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Faculty of Education and Social Work

International Pasifika ECE conference - Voyaging the Oceanic Terrains: Sustainability in Pasifika ECE

Professor Margaret Simms: University of New England, New South Wales, Australia

Margaret is Professor of Early Childhood at the University of New England. She came into early childhood through a circuitous route with experience in New Zealand of managing a service for young children with disabilities, developing that service into an inclusive education programme, and working in family support. This experience gave her a sound understanding of integrated early childhood service delivery and community work as it related to young children and their families. It is with these eyes that she is now examining the evolution of early childhood education, and questioning the role of the education discourse in that evolution. This work includes analyses of neoliberalism and post-colonialism, in particularly how these competing discourses impact on the evolution of early childhood in countries newly developing policies and systems. Margaret has published widely and both her infant and toddler text and her social inclusion text are used in various universities throughout Australasia.

Professional Development Workshop for Teachers

Children’s rights: a different planning approach

When we work with young children we are often focusing on what we think they need to learn. Often our planning identifies what children do not know and we work out what we are going to do to help them gain that knowledge or skill. Many years ago we used checklists that told us the sequence of knowledge and skill development so we could easily identify what steps we should address and when. One of the key criticisms of this approach is the assumption that all children, across all cultural contexts, follow the same sequences of development. We now know that is not the case, and post-colonial research has helped identify the importance of culture and context, and the need for education and educators in each country to shape their own path in the voyage that is children’s learning and development. In this talk I present to you a way of thinking about, and engaging in, planning for children’s learning that takes a rights-approach; one that, from the beginning, takes into account children’s unique ecological niches so that educators can celebrate children’s strengths in the context of their families, communities and culture.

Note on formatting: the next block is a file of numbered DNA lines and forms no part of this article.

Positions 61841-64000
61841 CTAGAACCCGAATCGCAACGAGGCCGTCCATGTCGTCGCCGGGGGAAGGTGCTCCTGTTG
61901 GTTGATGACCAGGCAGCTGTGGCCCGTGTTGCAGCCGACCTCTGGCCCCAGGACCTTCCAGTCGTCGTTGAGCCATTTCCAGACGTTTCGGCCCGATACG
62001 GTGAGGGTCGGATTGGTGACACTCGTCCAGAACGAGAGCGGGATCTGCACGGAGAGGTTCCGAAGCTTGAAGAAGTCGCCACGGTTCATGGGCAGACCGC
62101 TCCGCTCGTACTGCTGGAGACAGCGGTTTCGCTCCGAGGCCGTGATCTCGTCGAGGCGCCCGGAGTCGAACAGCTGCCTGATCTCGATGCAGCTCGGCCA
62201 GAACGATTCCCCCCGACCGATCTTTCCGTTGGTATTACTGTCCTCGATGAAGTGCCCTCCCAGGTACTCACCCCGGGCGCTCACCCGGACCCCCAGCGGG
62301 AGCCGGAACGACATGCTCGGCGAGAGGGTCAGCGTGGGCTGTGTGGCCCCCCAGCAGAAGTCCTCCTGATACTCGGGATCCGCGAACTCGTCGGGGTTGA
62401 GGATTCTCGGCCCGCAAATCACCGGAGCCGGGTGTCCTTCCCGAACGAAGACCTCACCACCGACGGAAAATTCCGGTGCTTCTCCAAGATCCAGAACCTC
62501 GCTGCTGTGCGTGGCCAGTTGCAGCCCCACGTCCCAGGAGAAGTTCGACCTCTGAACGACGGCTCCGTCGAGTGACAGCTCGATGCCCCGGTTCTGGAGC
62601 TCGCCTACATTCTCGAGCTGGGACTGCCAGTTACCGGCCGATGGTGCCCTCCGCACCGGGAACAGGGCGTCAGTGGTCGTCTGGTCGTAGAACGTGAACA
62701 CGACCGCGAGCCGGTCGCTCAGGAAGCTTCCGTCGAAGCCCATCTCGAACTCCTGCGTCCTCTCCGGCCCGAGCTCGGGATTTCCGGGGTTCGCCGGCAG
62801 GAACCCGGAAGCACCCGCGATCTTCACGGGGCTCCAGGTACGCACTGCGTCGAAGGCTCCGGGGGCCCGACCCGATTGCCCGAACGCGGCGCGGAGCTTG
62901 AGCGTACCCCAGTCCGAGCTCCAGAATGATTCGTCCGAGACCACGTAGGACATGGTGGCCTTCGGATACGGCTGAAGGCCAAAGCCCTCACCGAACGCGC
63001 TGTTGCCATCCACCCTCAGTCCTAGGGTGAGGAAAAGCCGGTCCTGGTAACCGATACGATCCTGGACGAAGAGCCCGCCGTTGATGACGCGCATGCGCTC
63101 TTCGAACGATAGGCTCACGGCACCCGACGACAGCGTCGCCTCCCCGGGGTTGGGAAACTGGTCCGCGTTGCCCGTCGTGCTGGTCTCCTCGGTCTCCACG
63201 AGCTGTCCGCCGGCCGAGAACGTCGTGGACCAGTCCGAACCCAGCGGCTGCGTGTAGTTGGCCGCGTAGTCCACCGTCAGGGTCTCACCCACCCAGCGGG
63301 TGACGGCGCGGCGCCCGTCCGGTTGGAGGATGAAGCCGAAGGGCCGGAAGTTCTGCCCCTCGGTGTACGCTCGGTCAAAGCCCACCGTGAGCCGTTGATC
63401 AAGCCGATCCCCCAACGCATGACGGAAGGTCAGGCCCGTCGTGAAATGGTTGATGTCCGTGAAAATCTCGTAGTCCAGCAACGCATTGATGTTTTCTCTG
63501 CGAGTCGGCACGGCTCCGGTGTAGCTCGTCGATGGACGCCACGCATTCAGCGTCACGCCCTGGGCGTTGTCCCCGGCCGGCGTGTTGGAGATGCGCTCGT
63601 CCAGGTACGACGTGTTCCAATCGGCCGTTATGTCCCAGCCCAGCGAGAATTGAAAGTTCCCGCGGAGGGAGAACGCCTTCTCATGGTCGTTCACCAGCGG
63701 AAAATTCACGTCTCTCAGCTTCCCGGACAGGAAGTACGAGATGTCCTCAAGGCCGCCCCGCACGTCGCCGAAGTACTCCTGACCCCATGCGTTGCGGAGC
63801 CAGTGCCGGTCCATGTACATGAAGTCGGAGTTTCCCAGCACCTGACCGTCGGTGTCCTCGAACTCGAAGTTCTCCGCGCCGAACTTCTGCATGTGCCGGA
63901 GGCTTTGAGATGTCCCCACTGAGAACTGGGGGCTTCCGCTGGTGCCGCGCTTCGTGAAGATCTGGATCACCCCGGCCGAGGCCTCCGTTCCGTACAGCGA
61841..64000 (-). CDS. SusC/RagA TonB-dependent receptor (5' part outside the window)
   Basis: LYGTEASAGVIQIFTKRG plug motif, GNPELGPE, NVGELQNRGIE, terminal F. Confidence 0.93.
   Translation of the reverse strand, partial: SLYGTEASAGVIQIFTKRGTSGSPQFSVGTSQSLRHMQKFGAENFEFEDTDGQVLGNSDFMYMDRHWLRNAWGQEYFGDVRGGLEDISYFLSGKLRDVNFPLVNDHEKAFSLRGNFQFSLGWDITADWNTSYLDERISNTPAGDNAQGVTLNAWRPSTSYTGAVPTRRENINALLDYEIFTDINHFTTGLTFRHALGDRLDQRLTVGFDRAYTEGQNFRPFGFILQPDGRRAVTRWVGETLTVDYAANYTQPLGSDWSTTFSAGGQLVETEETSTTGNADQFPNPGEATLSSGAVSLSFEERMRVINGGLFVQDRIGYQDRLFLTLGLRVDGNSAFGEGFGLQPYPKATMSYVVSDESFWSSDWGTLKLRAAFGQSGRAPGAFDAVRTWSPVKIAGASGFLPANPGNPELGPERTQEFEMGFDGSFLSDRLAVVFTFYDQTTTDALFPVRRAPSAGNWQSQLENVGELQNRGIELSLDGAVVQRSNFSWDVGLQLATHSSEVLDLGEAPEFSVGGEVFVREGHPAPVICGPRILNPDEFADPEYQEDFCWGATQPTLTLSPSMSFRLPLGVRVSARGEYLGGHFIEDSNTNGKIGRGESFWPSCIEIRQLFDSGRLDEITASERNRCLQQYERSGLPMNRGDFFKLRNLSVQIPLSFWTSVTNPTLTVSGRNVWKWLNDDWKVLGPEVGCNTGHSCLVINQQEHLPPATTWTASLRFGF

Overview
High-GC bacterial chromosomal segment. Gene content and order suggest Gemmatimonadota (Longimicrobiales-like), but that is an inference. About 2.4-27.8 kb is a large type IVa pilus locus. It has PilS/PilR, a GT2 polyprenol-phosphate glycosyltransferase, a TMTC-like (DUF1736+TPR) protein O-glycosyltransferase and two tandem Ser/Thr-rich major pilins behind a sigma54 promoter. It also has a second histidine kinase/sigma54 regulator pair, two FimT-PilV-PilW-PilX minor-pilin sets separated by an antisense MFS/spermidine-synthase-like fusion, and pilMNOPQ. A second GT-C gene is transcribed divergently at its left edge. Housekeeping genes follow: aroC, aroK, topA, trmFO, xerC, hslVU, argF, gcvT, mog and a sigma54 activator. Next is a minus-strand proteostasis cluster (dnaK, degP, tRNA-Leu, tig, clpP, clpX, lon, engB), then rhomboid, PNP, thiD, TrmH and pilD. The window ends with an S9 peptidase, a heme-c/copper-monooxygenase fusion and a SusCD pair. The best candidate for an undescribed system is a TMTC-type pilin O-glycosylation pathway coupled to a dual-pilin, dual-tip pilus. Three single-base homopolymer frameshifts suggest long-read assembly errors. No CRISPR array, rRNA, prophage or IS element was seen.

Keynote Address

Is our voyage taking us to a Pasifika destination?

Pasifika early childhood education is evolving in an international context where neoliberalism is hegemonic and threatens to divert the Pasifika voyage to reach a western destiny. The Pasifika dream, as I understand it, is to develop a unique early childhood system that reflects Pasifika values, beliefs and practices so children learn to function to their best capacity both as Pasifika citizens and as citizens of the world. In this talk I will discuss the research that identifies the impact of neoliberalism on education and identify where I see this impacting on the work of post-colonial early childhood educators trying to shape their own, unique voyages in educational development. Whilst this might sound far removed from the work of early childhood educators working with children, it is, in fact, very relevant, as the influences of neoliberalism impact on every day practice, on how we think about our work and how we perform that work. As early childhood educators, you make choices about your practices every day. Are those choices steering your voyage towards a Pasifika destination?